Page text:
Based on IEP monitoring data, the species is nearing extinction in wild. Causes for declines are multi-factorial and include environmental conditions, food web alterations, entrainment in export pumps, and contaminant exposure. A refuge population was established by the UC Davis Fish Conservation and Culture Laboratory (FCCL) in 2007 to provide an “insurance policy” against extinction in the wild.
Use of Captive Delta Smelt to Support Species Recovery
Wild populations may not recover without supplementation from the captive refuge population. DWR and others organized a workshop in 2017 focused on using captive Delta Smelt more broadly to support species recovery. Regional and national experts identified key knowledge gaps of highest priority (Lessard et al. 2018):
- Response of Delta Smelt to enclosures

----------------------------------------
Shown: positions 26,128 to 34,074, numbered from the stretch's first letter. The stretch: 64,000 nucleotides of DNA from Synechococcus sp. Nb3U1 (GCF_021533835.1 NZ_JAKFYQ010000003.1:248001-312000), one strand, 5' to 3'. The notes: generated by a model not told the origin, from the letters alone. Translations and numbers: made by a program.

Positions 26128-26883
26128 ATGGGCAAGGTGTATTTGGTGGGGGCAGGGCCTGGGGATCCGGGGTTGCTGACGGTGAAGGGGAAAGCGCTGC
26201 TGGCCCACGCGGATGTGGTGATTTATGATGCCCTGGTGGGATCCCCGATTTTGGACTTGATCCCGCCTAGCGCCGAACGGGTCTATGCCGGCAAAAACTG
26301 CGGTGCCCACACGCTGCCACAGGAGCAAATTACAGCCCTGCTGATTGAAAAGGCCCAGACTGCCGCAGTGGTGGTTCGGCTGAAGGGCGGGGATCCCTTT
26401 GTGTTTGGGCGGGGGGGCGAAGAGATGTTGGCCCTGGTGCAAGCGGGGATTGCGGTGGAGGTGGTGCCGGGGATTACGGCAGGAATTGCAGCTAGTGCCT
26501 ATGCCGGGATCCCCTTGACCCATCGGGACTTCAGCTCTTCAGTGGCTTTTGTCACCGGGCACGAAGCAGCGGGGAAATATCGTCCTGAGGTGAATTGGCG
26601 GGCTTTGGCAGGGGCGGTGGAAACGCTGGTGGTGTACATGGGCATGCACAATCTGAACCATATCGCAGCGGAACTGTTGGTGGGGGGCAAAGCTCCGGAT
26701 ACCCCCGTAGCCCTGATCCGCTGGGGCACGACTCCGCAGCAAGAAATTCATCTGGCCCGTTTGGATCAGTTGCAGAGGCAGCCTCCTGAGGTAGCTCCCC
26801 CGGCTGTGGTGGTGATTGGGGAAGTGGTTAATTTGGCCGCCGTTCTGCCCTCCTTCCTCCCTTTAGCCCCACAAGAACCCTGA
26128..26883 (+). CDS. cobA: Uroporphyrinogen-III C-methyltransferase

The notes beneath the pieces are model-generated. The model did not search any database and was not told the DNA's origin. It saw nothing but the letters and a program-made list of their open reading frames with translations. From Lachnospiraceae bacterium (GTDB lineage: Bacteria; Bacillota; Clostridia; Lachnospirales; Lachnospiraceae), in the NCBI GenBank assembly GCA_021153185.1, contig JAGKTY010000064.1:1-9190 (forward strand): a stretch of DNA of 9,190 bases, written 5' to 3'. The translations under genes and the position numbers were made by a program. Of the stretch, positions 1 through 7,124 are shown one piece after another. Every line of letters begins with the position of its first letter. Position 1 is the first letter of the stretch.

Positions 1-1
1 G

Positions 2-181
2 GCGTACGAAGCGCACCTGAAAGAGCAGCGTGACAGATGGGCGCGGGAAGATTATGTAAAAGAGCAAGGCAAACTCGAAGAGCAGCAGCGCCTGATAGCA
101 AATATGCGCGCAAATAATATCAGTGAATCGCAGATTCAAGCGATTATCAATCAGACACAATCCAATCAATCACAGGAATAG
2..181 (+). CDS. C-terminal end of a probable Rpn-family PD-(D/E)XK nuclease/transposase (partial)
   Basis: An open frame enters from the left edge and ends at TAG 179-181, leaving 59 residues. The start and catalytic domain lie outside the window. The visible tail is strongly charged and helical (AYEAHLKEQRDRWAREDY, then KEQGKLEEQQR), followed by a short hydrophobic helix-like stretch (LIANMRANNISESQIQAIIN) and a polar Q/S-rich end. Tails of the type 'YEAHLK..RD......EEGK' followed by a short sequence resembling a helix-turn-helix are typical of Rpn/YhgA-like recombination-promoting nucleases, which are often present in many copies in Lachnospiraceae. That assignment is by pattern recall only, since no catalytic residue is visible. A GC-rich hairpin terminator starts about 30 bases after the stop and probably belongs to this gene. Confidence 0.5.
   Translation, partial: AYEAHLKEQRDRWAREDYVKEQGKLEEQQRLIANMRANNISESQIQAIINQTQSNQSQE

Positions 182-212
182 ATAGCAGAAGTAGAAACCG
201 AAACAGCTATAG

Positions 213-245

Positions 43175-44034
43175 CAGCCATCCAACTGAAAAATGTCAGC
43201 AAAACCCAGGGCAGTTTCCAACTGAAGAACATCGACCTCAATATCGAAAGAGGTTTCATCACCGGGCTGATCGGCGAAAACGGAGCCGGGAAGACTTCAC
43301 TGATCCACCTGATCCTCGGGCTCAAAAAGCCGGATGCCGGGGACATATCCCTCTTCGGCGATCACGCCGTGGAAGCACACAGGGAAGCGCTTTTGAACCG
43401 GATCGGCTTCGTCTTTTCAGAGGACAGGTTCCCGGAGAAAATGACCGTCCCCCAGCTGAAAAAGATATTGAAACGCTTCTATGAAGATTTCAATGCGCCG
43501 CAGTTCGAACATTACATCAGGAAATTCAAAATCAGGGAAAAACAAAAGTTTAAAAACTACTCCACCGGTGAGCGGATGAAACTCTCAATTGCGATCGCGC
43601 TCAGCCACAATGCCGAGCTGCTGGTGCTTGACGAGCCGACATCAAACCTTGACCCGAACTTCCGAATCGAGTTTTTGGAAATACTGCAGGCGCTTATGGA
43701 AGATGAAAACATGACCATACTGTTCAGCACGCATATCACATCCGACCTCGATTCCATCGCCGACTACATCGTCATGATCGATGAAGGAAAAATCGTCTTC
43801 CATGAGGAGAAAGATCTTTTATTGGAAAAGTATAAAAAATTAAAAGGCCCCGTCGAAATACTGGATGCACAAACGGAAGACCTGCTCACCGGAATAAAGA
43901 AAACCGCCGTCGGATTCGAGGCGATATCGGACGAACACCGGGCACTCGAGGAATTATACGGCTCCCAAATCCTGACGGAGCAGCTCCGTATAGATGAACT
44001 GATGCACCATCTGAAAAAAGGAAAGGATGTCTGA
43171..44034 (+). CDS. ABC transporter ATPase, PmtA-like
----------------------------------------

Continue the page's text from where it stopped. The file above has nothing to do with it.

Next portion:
- Creation of a Hatchery and Genetic Management Plan (HGMP)
- Understanding hatchery domestication effects
- Others related to outreach, disease, physical tags, and early life stage release methods.
Studies are currently in place to test the effectiveness of Delta Smelt enclosures.
- Studies are highly collaborative, involving DWR, UC Davis, USFWS, CDFW, USGS, and USBR.
- Deployments occurred in 2019 winter and spring in Rio Vista and the Deep Water Ship Channel, and 2019 summer and fall in Rio Vista, Suisun Marsh, and the Yolo Bypass.
- Directly test Delta Smelt’s response to management actions and restoration efforts.
- Success of the study is opening the door for future use of captive Delta Smelt in the wild.
- Create an HGMP guide for conservation hatchery for hatchery operations and preservation of genetic diversity.
- Conduct further testing of enclosures.
- Optimize methods and conduct testing in other habitats (e.g. restored wetlands).
- Design new enclosures for earlier life stages.
- Examine hatchery domestication effects and initiate studies to examine behavioral and genetic effects of increased domestication and potential for thermal adaptation.